Classic movie site with rare images (no web grabs!), original ads, and behind-the-scenes photos, with informative and insightful commentary. We like to have fun with movies!
Archive and Links
grbrpix@aol.com
Search Index Here




Sunday, March 02, 2014

Jazz-Mad Youth At Slow Tempo


The 20's Roaring Its Last in Dance Hall (1929)

Woeful in ways too many associate with earliest talkers, the fact much of Dance Hall plays out of sync on TCM further grist for tarred brush the unknowing apply to oldies. What this needs is audio tweak if not full restoration. Who'll step up with cash? There's the rub, of course, Dance Hall being miles short of importance to justify outlay, whatever our level of interest in late 20's artifacts. There is interest per lifestyle it depicts, club environ a likely mirror of what towns large and small had to pass leisure time of jazz-mad youth. Again there are dance contests to breathe life into workaday grind, acreage plowed by year-later Dancing Sweeties and undoubted dozens more I've not seen. Arthur Lake is a gelded boy lead, comforting to mothers watching perhaps, but a grind for us now. How could he credibly get any girl, let alone looker Olive Borden?, but scripts had ways of making improbables come true, thus score one for Arthur, a hapless Dagwood here in all but name. Dance Hall was made when a nickel was real money people argued over, which makes sense considering you could buy a whole soda or half a movie ticket with it.

3 Comments:

Blogger John McElwee said...

Dan Mercer sees something amiss in the "Dance Hall" one-sheet ...


"Dance Hall" played on TCM out of synch? Possibly they were trying to recreate an authentic talkie experience. The poster seems a little out of synch, too, with Arthur Lake a whole lot more dynamic and Olive Borden a whole lot less cute than they would have been in the film.

Daniel Mercer

5:54 AM  
Blogger Scott MacGillivray said...

I wonder if the film was out of synch or the broadcast was out of sync. I've seen a few digital presentations where the picture and sound don't match. Did Mr. Osborne or Mr. Mankiewicz introduce it, and was he in synch?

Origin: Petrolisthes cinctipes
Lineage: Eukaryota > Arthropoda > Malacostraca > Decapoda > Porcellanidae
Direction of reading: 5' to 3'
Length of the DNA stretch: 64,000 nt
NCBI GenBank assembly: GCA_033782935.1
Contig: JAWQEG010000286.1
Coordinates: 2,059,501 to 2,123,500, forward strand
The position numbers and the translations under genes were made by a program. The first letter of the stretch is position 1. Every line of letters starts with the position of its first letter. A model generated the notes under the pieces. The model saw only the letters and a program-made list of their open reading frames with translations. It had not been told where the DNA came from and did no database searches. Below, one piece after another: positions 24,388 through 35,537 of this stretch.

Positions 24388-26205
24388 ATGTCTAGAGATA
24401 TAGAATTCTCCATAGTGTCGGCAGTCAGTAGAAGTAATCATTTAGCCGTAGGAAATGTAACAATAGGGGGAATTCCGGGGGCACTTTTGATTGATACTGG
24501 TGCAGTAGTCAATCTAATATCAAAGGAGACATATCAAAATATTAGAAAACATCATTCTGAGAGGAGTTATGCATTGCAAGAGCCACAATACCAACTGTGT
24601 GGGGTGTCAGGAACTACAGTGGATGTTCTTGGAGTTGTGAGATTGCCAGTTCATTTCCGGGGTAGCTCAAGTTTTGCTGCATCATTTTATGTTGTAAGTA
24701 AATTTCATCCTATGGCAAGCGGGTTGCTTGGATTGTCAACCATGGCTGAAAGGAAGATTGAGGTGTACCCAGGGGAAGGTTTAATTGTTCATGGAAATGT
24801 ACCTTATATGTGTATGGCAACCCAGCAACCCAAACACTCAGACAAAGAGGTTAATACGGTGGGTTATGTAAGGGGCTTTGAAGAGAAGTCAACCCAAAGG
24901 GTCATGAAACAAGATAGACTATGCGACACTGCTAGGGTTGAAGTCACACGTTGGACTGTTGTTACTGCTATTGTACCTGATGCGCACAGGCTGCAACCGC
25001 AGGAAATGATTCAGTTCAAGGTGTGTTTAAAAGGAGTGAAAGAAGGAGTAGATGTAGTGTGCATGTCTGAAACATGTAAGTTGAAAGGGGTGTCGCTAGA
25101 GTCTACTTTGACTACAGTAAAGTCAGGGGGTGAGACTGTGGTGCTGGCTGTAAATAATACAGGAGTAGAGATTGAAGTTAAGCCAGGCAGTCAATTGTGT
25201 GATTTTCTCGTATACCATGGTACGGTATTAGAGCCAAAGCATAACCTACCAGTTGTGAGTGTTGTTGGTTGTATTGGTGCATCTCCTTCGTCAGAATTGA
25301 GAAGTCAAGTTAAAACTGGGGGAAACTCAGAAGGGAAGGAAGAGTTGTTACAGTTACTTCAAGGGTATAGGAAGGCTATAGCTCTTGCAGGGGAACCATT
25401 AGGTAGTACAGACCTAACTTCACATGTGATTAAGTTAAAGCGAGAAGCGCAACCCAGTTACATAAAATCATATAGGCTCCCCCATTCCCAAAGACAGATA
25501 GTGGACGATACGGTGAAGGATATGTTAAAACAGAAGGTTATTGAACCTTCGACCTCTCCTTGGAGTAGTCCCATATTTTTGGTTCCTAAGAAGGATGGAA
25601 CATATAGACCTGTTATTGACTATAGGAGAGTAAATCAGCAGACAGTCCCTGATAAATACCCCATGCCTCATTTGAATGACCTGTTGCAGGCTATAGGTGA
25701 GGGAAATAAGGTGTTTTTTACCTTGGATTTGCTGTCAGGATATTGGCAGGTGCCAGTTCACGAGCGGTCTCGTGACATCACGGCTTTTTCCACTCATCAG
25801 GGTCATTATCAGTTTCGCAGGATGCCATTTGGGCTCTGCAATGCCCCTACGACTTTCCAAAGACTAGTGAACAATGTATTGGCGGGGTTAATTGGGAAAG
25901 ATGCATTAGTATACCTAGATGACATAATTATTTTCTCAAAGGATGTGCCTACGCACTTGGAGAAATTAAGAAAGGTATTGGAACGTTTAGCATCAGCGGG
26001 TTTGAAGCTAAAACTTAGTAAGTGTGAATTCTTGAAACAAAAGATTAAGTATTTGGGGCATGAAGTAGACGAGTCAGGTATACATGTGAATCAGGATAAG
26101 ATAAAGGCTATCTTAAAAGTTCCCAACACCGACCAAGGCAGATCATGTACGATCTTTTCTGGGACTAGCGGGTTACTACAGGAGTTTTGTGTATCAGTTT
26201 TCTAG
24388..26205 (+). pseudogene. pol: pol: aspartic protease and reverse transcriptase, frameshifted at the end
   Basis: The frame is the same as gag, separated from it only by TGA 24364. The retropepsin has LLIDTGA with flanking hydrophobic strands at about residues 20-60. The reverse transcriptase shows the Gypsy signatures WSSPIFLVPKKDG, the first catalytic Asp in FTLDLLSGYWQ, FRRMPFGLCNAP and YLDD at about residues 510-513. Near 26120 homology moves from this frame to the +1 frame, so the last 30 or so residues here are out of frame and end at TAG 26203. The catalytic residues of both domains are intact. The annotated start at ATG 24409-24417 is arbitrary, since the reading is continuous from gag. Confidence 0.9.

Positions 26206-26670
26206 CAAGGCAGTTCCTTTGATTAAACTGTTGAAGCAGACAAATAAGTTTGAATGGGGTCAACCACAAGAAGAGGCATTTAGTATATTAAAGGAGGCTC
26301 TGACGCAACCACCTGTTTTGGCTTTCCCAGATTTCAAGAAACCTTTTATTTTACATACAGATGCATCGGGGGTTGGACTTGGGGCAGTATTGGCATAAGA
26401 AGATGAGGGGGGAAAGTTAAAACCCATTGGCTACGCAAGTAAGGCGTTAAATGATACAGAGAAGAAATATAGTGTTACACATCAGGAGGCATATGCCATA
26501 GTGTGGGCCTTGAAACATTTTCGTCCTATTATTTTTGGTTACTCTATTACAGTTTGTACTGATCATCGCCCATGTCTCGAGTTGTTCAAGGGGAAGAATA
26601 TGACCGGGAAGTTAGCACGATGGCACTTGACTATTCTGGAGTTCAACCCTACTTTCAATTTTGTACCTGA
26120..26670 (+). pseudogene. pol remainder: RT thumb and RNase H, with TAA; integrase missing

2:03 PM  
Blogger aldi said...

On the Nitrateville boards someone mentions taping the movie in 1989 from a TV showing on the local ABC affiliate which ran the Movietime USA package late at night. "This was a better-than-average print, with the original Radio Pictures logo intact. Right away while viewing my tape I noticed the badly out-of-sync sound ....... "

Many theories discussed there as to the poor synching, the chief one being that some parts of the original that showed in theatres was dubbed over for some reason.

I love this movie. The presence of Joseph Cawthorn and the lovely Helen Kaiser is a big plus for me. She only appeared in 3 movies, the other 2 being Rio Rita and Tanned Legs, both 1929 but she made a real impression on me in Rita as Bert Wheeler's character's first wife.

9:59 PM  

Post a Comment

<< Home

grbrpix@aol.com
  • December 2005
  • January 2006
  • February 2006
  • March 2006
  • April 2006
  • May 2006
  • June 2006
  • July 2006
  • August 2006
  • September 2006
  • October 2006
  • November 2006
  • December 2006
  • January 2007
  • February 2007
  • March 2007
  • April 2007
  • May 2007
  • June 2007
  • July 2007
  • August 2007
  • September 2007
  • October 2007
  • November 2007
  • December 2007
  • January 2008
  • February 2008
  • March 2008
  • April 2008
  • May 2008
  • June 2008
  • July 2008
  • August 2008
  • September 2008
  • October 2008
  • November 2008
  • December 2008
  • January 2009
  • February 2009
  • March 2009
  • April 2009
  • May 2009
  • June 2009
  • July 2009
  • August 2009
  • September 2009
  • October 2009
  • November 2009
  • December 2009
  • January 2010
  • February 2010
  • March 2010
  • April 2010
  • May 2010
  • June 2010
  • July 2010
  • August 2010
  • September 2010
  • October 2010
  • November 2010
  • December 2010
  • January 2011
  • February 2011
  • March 2011
  • April 2011
  • May 2011
  • June 2011
  • July 2011
  • August 2011
  • September 2011
  • October 2011
  • November 2011
  • December 2011
  • January 2012
  • February 2012
  • March 2012
  • April 2012
  • May 2012
  • June 2012
  • July 2012
  • August 2012
  • September 2012
  • October 2012
  • November 2012
  • December 2012
  • January 2013
  • February 2013
  • March 2013
  • April 2013
  • May 2013
  • June 2013
  • July 2013
  • August 2013
  • September 2013
  • October 2013
  • November 2013
  • December 2013
  • January 2014
  • February 2014
  • March 2014
  • April 2014
  • May 2014
  • June 2014
  • July 2014
  • August 2014
  • September 2014
  • October 2014
  • November 2014
  • December 2014
  • January 2015
  • February 2015
  • March 2015
  • April 2015
  • May 2015
  • June 2015
  • July 2015
  • August 2015
  • September 2015
  • October 2015
  • November 2015
  • December 2015
  • January 2016
  • February 2016
  • March 2016
  • April 2016
  • May 2016
  • June 2016
  • July 2016
  • August 2016
  • September 2016